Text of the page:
In the vast sea that is mainstream music, some albums are just a drop in the bucket, made to make a quick couple of bucks. I'm thinking of anything Owl City did post-Fireflies, most Justin Beiber songs, and kinda any song by Adele (sorry Grammy committee. But I mean..."I'll set fire to the rain"? What does that even mean?!). And then there are albums that actually try to change how we listen to music--albums that are the moon changing the tide and carbon emissions melting icebergs and raising sea levels. "For Emma, Forever Ago" is that kind of album.
First, there's the lyricism in the title: "For Emma, Forever Ago"--the parallel between "For Emma" and "Forever" as if they're synonymous, the breakdown and loss when the parellel turns into "Ago," the hopeful promise when you stick that "ago" with "forever"... This alone should win anyone over to at least a good-hearted listen.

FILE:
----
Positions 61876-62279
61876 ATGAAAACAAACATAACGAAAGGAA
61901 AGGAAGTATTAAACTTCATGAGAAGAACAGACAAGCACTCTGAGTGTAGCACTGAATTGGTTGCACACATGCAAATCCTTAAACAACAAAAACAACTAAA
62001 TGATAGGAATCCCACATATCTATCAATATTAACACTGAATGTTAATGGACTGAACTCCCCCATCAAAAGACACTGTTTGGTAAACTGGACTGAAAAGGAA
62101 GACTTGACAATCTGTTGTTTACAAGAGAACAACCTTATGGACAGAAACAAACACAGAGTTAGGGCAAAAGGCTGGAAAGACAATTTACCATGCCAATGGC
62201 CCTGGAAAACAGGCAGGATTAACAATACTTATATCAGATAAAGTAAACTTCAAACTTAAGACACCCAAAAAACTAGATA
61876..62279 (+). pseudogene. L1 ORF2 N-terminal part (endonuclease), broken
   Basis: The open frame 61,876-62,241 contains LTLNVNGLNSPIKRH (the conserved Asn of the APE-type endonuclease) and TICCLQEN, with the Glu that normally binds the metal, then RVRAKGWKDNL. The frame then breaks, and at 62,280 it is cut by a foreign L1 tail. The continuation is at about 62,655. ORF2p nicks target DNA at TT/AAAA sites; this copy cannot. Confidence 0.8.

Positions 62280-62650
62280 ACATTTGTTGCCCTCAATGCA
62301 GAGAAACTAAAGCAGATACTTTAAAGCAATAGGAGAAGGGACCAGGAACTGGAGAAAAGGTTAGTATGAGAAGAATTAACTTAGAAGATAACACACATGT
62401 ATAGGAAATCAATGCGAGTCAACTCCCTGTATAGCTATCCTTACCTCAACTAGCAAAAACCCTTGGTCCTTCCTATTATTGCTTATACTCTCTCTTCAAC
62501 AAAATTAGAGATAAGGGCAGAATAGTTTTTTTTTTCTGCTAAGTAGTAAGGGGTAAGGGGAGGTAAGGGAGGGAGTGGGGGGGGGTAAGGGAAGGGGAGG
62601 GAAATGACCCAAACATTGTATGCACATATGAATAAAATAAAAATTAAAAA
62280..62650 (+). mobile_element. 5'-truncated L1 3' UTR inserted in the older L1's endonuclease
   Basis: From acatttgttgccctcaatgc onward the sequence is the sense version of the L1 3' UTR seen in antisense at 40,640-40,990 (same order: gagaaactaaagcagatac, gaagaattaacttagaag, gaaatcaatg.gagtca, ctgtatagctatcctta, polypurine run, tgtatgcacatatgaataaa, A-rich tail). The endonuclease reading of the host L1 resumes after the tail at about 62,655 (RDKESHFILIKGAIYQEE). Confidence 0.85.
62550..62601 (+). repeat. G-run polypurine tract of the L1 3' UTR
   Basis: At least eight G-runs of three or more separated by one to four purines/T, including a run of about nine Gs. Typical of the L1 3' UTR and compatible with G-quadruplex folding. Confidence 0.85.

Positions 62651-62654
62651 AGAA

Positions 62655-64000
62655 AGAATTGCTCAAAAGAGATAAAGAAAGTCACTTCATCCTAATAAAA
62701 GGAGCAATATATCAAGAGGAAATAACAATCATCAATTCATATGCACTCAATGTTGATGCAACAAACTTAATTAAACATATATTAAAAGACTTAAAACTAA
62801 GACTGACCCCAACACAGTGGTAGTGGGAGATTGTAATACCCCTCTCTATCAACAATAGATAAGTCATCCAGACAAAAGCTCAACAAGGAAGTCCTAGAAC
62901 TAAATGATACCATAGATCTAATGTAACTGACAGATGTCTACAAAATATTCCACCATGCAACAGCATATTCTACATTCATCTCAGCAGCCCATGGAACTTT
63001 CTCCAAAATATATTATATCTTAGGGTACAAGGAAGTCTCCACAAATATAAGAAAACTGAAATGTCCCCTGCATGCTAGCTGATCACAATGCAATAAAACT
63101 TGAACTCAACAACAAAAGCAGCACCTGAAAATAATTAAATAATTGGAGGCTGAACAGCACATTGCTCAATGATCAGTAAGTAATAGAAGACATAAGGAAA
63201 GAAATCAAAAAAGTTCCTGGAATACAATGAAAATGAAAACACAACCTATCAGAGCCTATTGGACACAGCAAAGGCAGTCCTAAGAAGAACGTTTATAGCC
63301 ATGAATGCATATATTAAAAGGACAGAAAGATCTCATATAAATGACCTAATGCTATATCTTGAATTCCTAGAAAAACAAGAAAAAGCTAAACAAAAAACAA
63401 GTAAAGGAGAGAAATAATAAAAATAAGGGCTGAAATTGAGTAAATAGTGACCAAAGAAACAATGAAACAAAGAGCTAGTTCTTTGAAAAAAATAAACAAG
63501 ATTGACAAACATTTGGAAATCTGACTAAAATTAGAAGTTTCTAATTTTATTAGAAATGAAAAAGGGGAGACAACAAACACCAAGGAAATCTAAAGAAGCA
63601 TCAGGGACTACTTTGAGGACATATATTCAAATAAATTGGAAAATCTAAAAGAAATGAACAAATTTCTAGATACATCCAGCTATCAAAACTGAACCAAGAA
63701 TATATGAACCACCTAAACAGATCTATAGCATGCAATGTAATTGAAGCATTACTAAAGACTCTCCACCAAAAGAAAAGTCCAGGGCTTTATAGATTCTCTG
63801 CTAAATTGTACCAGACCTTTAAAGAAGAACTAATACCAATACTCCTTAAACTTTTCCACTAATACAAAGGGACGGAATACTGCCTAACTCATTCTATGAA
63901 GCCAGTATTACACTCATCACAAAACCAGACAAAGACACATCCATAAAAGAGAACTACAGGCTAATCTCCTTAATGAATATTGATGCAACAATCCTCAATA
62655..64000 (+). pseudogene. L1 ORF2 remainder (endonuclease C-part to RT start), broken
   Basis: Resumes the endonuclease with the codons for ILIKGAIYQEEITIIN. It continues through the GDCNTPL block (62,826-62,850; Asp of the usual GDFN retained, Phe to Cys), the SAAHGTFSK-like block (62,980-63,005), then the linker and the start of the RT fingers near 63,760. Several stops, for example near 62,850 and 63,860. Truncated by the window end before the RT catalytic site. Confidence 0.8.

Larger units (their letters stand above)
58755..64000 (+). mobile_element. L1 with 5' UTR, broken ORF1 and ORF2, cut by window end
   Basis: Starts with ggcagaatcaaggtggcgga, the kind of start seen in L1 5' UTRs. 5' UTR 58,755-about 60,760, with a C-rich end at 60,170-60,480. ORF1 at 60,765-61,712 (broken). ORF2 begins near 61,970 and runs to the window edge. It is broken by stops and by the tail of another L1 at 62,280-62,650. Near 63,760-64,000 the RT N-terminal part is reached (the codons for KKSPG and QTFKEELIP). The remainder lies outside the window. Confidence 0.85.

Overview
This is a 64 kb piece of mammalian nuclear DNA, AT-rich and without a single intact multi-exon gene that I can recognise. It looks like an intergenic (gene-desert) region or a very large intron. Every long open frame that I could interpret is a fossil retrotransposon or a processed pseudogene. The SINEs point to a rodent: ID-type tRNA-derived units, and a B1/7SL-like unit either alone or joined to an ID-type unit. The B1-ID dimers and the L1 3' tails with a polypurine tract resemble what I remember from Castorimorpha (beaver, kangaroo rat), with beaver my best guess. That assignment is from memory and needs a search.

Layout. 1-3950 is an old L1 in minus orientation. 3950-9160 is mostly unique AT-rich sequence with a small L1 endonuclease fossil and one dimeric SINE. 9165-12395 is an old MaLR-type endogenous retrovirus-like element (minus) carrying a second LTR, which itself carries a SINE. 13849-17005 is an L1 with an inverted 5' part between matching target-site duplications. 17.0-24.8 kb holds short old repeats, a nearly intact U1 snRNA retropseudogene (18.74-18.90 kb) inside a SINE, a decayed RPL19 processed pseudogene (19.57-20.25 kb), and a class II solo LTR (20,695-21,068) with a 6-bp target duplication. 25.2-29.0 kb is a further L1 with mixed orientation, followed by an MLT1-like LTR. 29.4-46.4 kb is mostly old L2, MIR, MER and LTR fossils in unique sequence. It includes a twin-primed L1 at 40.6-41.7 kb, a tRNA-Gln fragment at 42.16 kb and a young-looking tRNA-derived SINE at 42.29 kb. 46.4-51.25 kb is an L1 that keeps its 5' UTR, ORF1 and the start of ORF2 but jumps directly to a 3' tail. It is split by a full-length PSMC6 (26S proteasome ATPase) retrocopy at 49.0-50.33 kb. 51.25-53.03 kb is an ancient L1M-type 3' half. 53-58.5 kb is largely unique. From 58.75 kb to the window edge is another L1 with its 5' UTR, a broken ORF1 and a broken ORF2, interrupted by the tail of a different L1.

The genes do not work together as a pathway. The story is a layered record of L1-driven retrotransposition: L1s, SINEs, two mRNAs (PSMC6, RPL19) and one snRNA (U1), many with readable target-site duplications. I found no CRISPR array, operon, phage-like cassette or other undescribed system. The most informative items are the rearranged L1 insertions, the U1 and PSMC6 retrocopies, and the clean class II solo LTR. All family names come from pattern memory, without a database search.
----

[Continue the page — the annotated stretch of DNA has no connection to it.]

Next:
And what do you find then? Melodies that cascade over each other and choruses that echo and timber and rush.
Please listen to it from start to finish.
Please turn the lights out and lay spread eagle on the floor.
Please open a window and let the moonlight or the streetlight fall through the blinds and make stripes on the carpet.
And of this week, when Bon Iver came to town, I can say only that the audience was a lightshow gallery of iPhone screens and camera LCDs, that the Red Butte breeze pushed the seaweed-curtains and his Bon Iver hair like he was sailing headlong into a storm, crying, "Who will love you?", which he answered again and again: "Thank you. I love you all."
He played the nighttime into "Michicant", and by the time the song was over, the stars were out.